Despite reeling from another disappointing jobs report and little intent from the Federal Reserve to propose further quantitative easing, about 1,500 stocks are still within 10% of their 52-week highs. For optimists, these rallies may seem like a dream come true. For skeptics like me, they're opportunities to see whether companies have earned their current valuations.
Keep in mind that some companies deserve their current valuations. Wal-Mart
Still, other companies might deserve a kick in the pants. Here's a look at three companies that could be worth selling.
Better off dead
Some companies are better off left for dead, yet here I stand, looking at Iridium Communications
Fast-forwarding to the present: Iridium is back, purchased by a group of Chinese investors for literally pennies on the dollar ($25 million to be exact). Iridium is profitable and reliant on updates to its satellite network to drive growth. One update in particular, known as AxcessPoint, allows users to use their existing mobile devices to send emails and messages. However, I'm not going to forget how poorly this company was run in the past and still see few growth opportunities in the present.
Despite counting numerous airlines as customers, including Delta Air Lines
Dis-count me out
My love affair with dollar stores is officially over. On more than one occasion, I've driven the gavel down on Dollar General based on its premium valuation and consumers' fickle spending habits. Today, it's time to add Family Dollar
Unlike Dollar General, Family Dollar does pay shareholders a dividend (currently equal to a 1.3% yield), which is a clear step up. The real reason Family Dollar joins the rest of its dollar brethren is that it, too, is priced for perfection.
Like all dollar stores, Family Dollar relies on consistent pricing strategies and aggressive marketing to bring bargain-driven consumers into its stores. However, dollar stores also market higher-end discretionary products that they need to sell in order to drive high-end margin expansion. If there's even the slightest hiccup in moving these higher-margin products, the dollar store sector will fall on hard times.
Last quarter, Family Dollar missed Wall Street's EPS estimates by $0.01, and we could be in for much of the same in the third quarter. The story that consumers are looking for bargains makes sense, but the valuation on these dollar stores flew out the window months ago.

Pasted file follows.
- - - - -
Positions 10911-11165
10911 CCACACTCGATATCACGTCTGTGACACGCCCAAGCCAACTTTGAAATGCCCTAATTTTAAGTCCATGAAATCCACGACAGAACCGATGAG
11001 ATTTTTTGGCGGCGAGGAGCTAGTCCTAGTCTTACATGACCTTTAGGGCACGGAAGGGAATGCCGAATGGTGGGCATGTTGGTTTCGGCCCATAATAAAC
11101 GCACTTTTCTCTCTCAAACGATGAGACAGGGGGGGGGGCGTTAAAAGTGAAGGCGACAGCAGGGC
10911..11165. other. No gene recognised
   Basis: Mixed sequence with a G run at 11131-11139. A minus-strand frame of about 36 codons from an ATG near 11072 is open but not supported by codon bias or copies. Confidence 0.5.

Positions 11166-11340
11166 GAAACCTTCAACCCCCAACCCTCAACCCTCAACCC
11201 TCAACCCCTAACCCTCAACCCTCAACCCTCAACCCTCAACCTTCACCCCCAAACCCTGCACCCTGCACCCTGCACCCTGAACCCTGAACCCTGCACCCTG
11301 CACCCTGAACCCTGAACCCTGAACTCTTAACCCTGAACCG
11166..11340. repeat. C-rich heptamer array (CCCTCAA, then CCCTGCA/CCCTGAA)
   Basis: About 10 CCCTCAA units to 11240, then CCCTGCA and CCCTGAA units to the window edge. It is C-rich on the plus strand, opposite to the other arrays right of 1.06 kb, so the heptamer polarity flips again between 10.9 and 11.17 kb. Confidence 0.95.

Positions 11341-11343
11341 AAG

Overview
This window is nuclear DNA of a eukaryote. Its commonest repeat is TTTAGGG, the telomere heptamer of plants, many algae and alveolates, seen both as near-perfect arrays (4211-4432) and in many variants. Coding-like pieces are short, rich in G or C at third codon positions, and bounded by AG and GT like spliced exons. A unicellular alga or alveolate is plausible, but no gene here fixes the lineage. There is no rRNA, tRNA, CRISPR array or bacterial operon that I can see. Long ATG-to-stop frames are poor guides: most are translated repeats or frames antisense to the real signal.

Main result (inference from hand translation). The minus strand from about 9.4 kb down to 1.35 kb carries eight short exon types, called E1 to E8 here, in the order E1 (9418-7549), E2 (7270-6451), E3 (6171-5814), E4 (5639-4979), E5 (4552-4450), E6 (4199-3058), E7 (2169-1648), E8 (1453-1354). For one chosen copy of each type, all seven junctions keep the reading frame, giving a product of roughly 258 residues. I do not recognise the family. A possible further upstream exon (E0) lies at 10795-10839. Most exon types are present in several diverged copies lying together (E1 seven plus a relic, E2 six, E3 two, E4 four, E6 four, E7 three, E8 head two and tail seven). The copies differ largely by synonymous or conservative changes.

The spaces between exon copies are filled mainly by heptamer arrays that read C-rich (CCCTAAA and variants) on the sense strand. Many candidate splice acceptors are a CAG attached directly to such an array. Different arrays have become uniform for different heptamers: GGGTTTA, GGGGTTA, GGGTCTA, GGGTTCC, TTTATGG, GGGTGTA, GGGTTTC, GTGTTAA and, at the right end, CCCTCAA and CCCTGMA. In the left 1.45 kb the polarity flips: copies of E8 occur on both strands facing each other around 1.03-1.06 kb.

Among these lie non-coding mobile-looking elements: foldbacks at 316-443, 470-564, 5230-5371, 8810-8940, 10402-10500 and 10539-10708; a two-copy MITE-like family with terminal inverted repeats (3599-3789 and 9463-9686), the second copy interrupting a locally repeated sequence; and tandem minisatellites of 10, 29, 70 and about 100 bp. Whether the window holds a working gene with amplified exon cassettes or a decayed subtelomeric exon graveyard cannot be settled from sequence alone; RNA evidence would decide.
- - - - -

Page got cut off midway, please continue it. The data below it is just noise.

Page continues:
To infinity and beyond
Every time I hear SciQuest's
To comfort the naysayers who steadfastly stand behind SciQuest's premium valuation, I will concede that it's profitable and expected to grow at 18% in fiscal 2012 and 21% next year, according to Wall Street's projections. But does that justify a trailing P/E of 157? I hardly think so.
SciQuest gets on my naughty list by providing its employees with tons of income-diluting stock-based compensation. For the year, SciQuest anticipates paying out a whopping $5.5 million in such awards, which is the reason that, despite growing sales by 15% in the first quarter, EPS actually fell! Because of these expenses and an increase in operating expenses generally in line with sales growth, SciQuest is valued at 44 times next year's earnings. It would take some serious belt tightening and operational cost controls before I'd take my underperform rating off SciQuest.
I call this week's segment "Coming back to Earth." All three companies we've looked at are priced for perfection yet exhibit notable flaws that should knock them off their perch.
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Fool contributor Sean Williams has no material interest in any companies mentioned in this article. You can follow him on CAPS under the screen name TMFUltraLong, track every pick he makes under the screen name TrackUltraLong, and check him out on Twitter, where he goes by the handle @TMFUltraLong.
The Motley Fool owns shares of Iridium Communications and Costco. Motley Fool newsletter services have recommended buying shares of Costco and creating a bull call spread in Wal-Mart. Try any of our Foolish newsletter services free for 30 days. We Fools don't all hold the same opinions, but we all believe that considering a diverse range of insights makes us better investors. The Motley Fool has a disclosure policy that never needs to be sold short.